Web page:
Officers got word to Villarreal that they intended to arrest her for having published the name U.S. Customs and Border Protection employee who jumped to his death from a city overpass, without department permission, according to the Laredo Morning Times.
Investigators alleged she got the name from an officer with the department, but had not found out who it was.
The department later identified the officer as Barbara Goodman, who was placed on administrative reassignment while the investigation continued. “Information provided by Officer Goodman pertaining to the case in question,” the criminal complaint said, “was used by Priscilla Villarreal in her Facebook page ‘Lagordiloca News Laredo TX,’ immediately notifying her followers of the incident.”
Villarreal turned herself in on Dec. 13 and told the local press she had all the proof she needed to expose the police department’s personal vendetta against her.
“What the police don’t understand is that my sources are the people out and around my town,” she said at the time. “Every time there’s an accident or something, everybody calls me or texts me,” she said. “The officers are angry at the fact” that people “give me the information first.”
In short order, La Gordiloca blew up. First there was the admiring and detailed profile in Texas Monthly. Eight days after her arrest, The Washington Post did a magazine-length piece. Recently, NPR’s Latino USA did a takeout titled “Livin’ Lagordiloca.” The American Bar Association Journal even took on the free speech issues involved in Villarreal’s case.
The department’s case rested on the premise that Villareal had published information prohibited from release, something police can do during an ongoing investigation, but did not do in this case, Larsen said. The department also contended Villarreal derived a “benefit,” from its publication, something Notzon could not find.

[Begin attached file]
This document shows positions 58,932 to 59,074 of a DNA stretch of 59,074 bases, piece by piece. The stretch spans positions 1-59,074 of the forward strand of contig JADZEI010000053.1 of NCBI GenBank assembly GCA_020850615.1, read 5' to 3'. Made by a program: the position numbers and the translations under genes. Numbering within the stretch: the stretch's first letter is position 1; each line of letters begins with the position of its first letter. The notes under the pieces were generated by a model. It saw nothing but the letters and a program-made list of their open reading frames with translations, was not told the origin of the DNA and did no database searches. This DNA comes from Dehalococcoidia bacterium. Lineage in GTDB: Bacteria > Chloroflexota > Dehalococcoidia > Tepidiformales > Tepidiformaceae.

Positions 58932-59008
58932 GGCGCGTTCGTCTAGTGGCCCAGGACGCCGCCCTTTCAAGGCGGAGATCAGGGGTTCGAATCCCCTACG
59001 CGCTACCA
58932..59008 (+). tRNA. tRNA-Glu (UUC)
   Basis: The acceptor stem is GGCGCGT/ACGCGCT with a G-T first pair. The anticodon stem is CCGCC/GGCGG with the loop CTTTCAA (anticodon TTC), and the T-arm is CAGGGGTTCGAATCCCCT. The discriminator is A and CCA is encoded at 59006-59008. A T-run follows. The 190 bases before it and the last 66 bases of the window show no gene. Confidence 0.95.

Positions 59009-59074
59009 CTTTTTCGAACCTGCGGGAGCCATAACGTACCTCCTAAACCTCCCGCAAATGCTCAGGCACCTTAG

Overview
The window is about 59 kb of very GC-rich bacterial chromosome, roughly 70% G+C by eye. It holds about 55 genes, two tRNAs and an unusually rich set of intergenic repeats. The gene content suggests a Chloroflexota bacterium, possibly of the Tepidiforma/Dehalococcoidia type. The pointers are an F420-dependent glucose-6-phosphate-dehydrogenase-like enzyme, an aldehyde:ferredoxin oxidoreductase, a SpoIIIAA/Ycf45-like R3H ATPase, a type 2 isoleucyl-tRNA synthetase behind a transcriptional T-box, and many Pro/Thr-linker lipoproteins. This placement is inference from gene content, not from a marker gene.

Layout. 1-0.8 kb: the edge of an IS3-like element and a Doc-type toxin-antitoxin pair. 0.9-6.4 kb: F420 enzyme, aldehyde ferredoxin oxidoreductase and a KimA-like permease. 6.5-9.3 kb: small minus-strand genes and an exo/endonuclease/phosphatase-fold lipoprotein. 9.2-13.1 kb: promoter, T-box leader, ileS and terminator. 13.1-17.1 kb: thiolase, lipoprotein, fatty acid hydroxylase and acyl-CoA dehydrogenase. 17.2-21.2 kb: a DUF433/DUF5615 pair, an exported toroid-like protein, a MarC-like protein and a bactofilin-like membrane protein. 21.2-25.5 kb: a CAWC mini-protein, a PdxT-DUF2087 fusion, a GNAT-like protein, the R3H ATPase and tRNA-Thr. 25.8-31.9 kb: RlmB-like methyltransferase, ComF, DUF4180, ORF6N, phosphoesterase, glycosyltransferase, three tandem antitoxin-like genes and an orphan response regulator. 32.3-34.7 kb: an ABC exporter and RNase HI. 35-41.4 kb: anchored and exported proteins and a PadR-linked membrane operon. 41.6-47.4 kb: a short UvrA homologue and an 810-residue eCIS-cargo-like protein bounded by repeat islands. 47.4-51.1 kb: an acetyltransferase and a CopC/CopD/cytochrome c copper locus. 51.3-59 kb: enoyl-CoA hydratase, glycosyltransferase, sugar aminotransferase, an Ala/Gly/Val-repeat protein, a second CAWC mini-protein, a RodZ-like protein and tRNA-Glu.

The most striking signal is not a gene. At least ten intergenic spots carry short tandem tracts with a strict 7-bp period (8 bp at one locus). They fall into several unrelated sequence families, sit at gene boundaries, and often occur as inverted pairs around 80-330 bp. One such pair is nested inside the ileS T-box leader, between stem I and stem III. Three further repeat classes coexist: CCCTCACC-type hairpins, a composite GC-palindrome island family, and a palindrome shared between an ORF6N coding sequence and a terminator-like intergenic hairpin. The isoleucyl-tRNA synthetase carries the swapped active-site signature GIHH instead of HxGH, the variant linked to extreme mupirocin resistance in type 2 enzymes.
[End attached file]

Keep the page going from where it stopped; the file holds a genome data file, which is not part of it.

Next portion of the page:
After Notzon ruled last Wednesday, Villarreal took to her Facebook page with a selfie video, spoken in Spanish. “I want to thank the Laredo police, because out of something bad came something good,” she said.
“Let me start by saying this my arrest was never about Officer Goodman supposedly giving me information on accidents,” she said in one post on the same day, “it has always been about them not liking me!”
“YOU ALL WANTED THE TRUTH WELL HERE IT IS!! I’m here to serve the community and give the best of information that I can so that they can be aware of what is happening in our city,” she said in another post. “I’m not here to give the Police Department and or any other Department a hard time. I wanna be able to give the public CORRECT info on any accident or situation that may arise from whatever may be happening in our city. I can care less if you all like me but I’m not here to make friends I’m here for the people of Laredo!”
Larsen said Villarreal proved an important point that might still be lost on the Laredo Police Department. “What’s regrettable is, rather than accept their loss with dignity, they appear to be reserving the right to press this again. If they really believe the law is on their side, why not appeal?”
Mark Lisheron can be reached at [email protected].